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A community garden for Queen’s employees aims to foster social connection

The unique wellness initiative has become a popular spot for respite during the workday.


This past spring, a group dedicated to employee wellness at Queen’s University launched a community garden for staff, the first of its kind on campus. The two plots were planted with help from a volunteer group, Rideau 1000 Islands Master Gardeners. More than 30 employees from across departments signed up to maintain the garden, which quickly became a popular spot for respite during the workday.

The garden is the result of a joint effort by Linda Henderson and Greg Simmons, who were both hired in January 2022 as coordinators for the new employee wellness services department. Mr. Simmons presented the idea in his second interview for the role, when asked to come up with a unique wellness initiative. Over the course of the pandemic, he saw many friends take up gardening, and coming from an athletics background, he knew the benefit of promoting physical activity.

“I wanted to do something outside the box,” Mr. Simmons said. “What better thing to do than actually get out, away from your desk, and do something healthy.” He reached out to the Master Gardeners for help, and together they decided to share the two plots between employees – an unusual move, since most community gardens have numerous plots run by individuals. “It’s about working on it together,” Mr. Simmons said.

The garden acts as a vehicle for staff connection to the physical campus, Ms. Henderson said. It’s also a more practical activity for employees as opposed to students, most of whom are not on campus in the summer. “We’ve used it as a focal point, having garden coffee breaks,” she said. “We work together out there for 10 or 15 minutes to do a little bit of weeding, a little bit of watering, and we have discussions around the garden – but also whatever else we might need to talk about.”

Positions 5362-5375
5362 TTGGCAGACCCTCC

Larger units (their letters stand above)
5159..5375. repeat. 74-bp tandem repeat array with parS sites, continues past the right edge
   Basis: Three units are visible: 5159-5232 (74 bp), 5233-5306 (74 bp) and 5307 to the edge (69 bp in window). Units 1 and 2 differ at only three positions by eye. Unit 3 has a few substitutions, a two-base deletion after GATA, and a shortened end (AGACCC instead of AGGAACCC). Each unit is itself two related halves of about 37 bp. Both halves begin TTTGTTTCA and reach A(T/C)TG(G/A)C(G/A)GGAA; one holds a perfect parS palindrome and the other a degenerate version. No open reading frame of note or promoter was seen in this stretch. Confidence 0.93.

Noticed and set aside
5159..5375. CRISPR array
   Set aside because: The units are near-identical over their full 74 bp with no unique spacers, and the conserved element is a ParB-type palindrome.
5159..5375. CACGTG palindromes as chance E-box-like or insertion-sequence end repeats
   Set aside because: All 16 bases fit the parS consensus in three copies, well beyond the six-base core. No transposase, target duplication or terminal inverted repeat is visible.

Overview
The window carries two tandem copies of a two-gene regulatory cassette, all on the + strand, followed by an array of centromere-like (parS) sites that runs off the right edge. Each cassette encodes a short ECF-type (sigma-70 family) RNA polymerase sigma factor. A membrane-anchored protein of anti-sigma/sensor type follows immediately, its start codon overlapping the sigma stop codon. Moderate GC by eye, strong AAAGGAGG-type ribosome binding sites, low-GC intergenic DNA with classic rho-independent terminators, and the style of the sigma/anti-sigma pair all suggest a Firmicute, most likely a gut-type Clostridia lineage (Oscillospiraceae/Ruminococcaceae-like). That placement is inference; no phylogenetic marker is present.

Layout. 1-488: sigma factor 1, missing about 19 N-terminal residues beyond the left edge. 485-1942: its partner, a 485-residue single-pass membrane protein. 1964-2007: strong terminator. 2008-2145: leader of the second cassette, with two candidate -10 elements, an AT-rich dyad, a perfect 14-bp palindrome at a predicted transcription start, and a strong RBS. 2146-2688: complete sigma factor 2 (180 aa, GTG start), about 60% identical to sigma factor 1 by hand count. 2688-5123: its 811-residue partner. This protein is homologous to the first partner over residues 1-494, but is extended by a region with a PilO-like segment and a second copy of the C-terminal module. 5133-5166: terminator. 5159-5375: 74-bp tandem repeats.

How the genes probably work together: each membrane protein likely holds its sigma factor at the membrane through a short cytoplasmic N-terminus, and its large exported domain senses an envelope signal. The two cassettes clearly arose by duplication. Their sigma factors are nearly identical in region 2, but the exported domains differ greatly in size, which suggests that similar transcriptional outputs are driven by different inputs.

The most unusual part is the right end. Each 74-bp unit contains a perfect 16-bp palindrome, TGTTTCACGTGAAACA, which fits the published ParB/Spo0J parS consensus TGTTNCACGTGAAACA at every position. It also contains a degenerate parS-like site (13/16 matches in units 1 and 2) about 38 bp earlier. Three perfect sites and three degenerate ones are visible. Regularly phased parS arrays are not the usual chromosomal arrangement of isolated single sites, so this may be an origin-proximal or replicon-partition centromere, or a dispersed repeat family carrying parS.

Prioritizing health on campus

In November 2020, the university published a Campus Wellbeing Framework, which includes four priority areas: culture, belonging and social connection, personal wellbeing, and places (meaning environments that encourage social activity). In the early stages, Ms. Henderson said she and Mr. Simmons felt the community garden fit all of those categories.

With students being the focal point at many universities, mental health and wellness efforts tend to prioritize them. However, recent data around pandemic-driven stress and burnout for employees across sectors has been a wake-up call for many institutions. Ms. Henderson referenced the Okanagan Charter, a set of guidelines for promoting health at postsecondary schools, which reinforces that staff well-being is just as important – and closely related – to that of students.

Though gardening season is at an end, Ms. Henderson and Mr. Simmons are working on ways to make the most of the transition, such as running workshops on how to close the garden and to make sure it thrives for next year. In terms of other activities, Mr. Simmons said the idea of building a skating rink on campus has been brought up – there are a few close by, but not one readily accessible to employees. “That would be another type of initiative we’re interested in,” he said. “Anything we could sink our teeth into that creates a similar place for people to go, to create community.”

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